I’ve had conferences on my mind the last couple of days.
The deadline for workshop proposals for our state technology conference were due yesterday and those for sessions at NECC opened this week. So I’ve been busily figuring out what I can sell to the program committees.
I’ve also been following the posts of several bloggers who are in Shanghai for the Learning 2.0 Conference, which features some of the usual edtech heavyweights.
Jeff Utecht, who helped organize Learning 2.0, wonders about something I think about when preparing for a session: how do you measure success when it comes to a meeting like this?
As one person said to me today “What happens Monday when we all go back to our rooms?” I guess that’s the question…what happens Monday? Is a conference considered successful if on Monday the teacher walks back into their classroom the same as they walked out on Friday? Better yet how do you measure that?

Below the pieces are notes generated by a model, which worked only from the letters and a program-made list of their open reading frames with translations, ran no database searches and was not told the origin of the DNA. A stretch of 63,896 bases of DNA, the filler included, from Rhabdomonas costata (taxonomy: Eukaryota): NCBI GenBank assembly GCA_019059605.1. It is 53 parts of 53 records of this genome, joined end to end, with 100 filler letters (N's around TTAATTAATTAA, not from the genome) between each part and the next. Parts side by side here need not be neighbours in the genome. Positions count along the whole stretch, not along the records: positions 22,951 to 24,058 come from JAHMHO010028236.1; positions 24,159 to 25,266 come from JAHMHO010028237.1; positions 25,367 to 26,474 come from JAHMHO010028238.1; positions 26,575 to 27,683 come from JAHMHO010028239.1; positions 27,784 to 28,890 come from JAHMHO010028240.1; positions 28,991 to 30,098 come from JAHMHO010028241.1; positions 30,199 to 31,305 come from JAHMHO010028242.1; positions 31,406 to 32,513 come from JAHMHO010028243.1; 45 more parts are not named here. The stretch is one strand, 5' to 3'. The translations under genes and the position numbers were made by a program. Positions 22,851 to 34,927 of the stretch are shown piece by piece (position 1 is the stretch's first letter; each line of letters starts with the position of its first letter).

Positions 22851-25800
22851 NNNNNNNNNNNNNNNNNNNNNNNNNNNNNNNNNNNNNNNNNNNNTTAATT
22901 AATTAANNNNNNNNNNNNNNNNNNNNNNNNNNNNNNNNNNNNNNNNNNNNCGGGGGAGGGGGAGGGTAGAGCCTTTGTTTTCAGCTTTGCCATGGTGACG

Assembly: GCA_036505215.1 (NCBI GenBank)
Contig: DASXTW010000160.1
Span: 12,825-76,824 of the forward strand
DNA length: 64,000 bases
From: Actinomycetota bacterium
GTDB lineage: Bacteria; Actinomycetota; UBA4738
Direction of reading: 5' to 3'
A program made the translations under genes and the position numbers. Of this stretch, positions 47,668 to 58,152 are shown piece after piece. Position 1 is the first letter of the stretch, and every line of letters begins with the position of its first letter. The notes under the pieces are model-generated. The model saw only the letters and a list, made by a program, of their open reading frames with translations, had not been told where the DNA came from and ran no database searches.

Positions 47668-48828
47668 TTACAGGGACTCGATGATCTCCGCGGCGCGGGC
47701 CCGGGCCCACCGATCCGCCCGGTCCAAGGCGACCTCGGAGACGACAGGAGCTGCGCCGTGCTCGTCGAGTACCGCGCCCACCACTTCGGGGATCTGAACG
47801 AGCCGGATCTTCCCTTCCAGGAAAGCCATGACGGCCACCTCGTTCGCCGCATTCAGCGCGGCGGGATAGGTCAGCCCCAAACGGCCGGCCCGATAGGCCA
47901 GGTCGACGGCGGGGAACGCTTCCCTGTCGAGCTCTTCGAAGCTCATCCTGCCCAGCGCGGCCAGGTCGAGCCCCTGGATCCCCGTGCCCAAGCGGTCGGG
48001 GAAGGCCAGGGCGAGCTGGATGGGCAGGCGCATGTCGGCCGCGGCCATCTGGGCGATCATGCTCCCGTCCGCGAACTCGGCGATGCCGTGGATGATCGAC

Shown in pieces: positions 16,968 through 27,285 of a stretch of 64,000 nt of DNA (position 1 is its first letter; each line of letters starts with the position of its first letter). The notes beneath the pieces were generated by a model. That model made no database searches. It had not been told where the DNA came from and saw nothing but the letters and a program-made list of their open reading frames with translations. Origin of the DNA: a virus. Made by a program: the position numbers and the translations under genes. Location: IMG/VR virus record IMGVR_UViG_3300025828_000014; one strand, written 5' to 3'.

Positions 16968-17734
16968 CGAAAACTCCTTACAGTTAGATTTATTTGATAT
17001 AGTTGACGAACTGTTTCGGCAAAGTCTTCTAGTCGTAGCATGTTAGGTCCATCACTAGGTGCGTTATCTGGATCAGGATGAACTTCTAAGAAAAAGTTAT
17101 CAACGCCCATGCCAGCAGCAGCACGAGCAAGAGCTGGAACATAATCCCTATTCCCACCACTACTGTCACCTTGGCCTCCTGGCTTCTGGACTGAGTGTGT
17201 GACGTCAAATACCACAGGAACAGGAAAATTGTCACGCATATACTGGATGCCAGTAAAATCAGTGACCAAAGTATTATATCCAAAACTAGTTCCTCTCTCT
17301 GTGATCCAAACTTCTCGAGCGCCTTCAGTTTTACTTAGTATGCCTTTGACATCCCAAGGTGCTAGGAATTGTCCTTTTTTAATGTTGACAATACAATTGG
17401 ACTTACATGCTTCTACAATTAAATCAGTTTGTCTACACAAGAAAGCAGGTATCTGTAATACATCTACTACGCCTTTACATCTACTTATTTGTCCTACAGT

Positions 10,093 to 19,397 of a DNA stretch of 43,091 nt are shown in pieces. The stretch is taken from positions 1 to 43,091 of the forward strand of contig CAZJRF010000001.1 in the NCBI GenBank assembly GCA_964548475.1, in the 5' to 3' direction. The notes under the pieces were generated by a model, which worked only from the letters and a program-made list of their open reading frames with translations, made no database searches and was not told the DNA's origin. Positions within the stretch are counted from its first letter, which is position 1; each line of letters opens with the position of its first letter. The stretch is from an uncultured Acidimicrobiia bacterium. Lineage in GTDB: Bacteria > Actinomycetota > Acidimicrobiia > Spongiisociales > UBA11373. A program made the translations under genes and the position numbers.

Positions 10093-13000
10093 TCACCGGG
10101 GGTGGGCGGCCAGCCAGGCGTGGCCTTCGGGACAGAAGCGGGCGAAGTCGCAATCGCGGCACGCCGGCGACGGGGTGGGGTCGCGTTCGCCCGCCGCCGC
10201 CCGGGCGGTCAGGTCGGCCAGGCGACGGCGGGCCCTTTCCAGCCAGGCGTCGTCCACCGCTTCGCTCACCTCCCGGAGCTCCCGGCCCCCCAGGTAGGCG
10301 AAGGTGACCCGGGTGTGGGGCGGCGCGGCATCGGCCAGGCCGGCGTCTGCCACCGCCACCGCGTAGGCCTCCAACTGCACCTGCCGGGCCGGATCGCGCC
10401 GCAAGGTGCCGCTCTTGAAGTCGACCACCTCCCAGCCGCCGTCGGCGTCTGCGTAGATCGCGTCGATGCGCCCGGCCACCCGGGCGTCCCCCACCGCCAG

Good questions. However, on a more personal level, I’m not really concerned with the conference as a whole.
As a presenter, I’d like to believe that something I’ve offered has stuck with the audience (something Jeff also mentions). Ideally, they return to their classroom and actually use at least a few ideas from the session.
But this all comes back to a point from an earlier post about how about professional development provided to educators is often not effective because there’s no follow up.
While there aren’t many practical ways to know, I’d imagine that conference experiences stick better than “standard” training simply because the people attending are usually there voluntarily.
Still, beyond the very few participants who communicate in some way after the session, most conference speakers can only hope that the people sitting in the audience will benefit from their presentation.